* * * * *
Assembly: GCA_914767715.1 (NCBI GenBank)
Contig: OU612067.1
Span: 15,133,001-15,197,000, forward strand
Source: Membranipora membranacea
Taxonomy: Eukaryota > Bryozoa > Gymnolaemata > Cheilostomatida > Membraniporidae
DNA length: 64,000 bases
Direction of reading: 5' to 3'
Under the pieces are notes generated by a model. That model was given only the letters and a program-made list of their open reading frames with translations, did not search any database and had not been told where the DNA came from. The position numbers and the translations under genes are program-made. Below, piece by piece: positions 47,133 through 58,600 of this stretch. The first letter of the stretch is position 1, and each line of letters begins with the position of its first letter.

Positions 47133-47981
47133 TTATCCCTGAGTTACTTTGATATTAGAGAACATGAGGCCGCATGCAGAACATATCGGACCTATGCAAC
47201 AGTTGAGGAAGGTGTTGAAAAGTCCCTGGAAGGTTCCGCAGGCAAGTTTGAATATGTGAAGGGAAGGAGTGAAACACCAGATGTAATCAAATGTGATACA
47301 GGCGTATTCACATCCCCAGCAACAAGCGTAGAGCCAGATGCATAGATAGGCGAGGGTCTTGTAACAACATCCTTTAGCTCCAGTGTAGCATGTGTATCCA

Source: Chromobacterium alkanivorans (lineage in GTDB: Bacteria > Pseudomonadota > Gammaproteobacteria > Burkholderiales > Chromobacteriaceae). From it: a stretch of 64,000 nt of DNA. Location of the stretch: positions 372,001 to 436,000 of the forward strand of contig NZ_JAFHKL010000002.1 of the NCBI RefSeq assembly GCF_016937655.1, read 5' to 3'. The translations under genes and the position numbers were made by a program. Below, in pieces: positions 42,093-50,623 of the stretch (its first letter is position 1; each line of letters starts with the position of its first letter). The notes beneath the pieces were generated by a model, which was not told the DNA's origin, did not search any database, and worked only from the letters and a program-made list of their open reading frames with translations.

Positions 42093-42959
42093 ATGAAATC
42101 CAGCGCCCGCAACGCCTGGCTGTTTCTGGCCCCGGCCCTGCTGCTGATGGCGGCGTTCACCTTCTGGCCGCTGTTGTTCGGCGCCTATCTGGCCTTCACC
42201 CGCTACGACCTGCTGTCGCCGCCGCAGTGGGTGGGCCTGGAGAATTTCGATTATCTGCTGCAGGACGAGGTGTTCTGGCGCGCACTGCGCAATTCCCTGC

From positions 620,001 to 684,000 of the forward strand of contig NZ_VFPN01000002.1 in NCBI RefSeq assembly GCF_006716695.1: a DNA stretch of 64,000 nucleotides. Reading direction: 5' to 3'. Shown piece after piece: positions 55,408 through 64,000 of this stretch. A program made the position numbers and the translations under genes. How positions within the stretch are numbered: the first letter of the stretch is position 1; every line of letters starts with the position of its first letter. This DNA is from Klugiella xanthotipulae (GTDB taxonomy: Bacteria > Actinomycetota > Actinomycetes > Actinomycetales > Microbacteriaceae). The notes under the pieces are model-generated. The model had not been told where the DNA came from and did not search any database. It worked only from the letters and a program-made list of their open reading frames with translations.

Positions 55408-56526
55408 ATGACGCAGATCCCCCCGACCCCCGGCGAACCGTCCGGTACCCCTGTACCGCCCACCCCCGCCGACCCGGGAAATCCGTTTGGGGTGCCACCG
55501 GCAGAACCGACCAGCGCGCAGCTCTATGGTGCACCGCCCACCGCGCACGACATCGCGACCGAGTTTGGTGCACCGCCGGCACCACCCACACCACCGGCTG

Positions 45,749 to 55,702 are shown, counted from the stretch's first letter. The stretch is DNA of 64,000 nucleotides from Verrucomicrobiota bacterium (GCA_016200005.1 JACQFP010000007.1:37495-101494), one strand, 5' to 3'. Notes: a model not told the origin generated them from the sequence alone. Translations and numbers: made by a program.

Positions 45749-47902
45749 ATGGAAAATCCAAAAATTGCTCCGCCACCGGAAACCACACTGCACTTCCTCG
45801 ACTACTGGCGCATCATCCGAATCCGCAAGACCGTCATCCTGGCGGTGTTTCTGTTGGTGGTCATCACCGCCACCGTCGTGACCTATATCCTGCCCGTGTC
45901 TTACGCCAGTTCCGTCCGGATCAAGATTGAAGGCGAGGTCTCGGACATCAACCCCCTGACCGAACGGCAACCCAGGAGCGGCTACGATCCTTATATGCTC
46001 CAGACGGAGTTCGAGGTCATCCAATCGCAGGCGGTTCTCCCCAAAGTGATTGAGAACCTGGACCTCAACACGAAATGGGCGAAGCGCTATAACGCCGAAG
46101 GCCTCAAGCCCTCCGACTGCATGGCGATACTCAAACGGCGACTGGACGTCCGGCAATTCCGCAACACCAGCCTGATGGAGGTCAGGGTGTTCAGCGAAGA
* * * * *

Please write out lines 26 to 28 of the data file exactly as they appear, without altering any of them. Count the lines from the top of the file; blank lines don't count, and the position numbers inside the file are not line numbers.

45901 TTACGCCAGTTCCGTCCGGATCAAGATTGAAGGCGAGGTCTCGGACATCAACCCCCTGACCGAACGGCAACCCAGGAGCGGCTACGATCCTTATATGCTC
46001 CAGACGGAGTTCGAGGTCATCCAATCGCAGGCGGTTCTCCCCAAAGTGATTGAGAACCTGGACCTCAACACGAAATGGGCGAAGCGCTATAACGCCGAAG
46101 GCCTCAAGCCCTCCGACTGCATGGCGATACTCAAACGGCGACTGGACGTCCGGCAATTCCGCAACACCAGCCTGATGGAGGTCAGGGTGTTCAGCGAAGA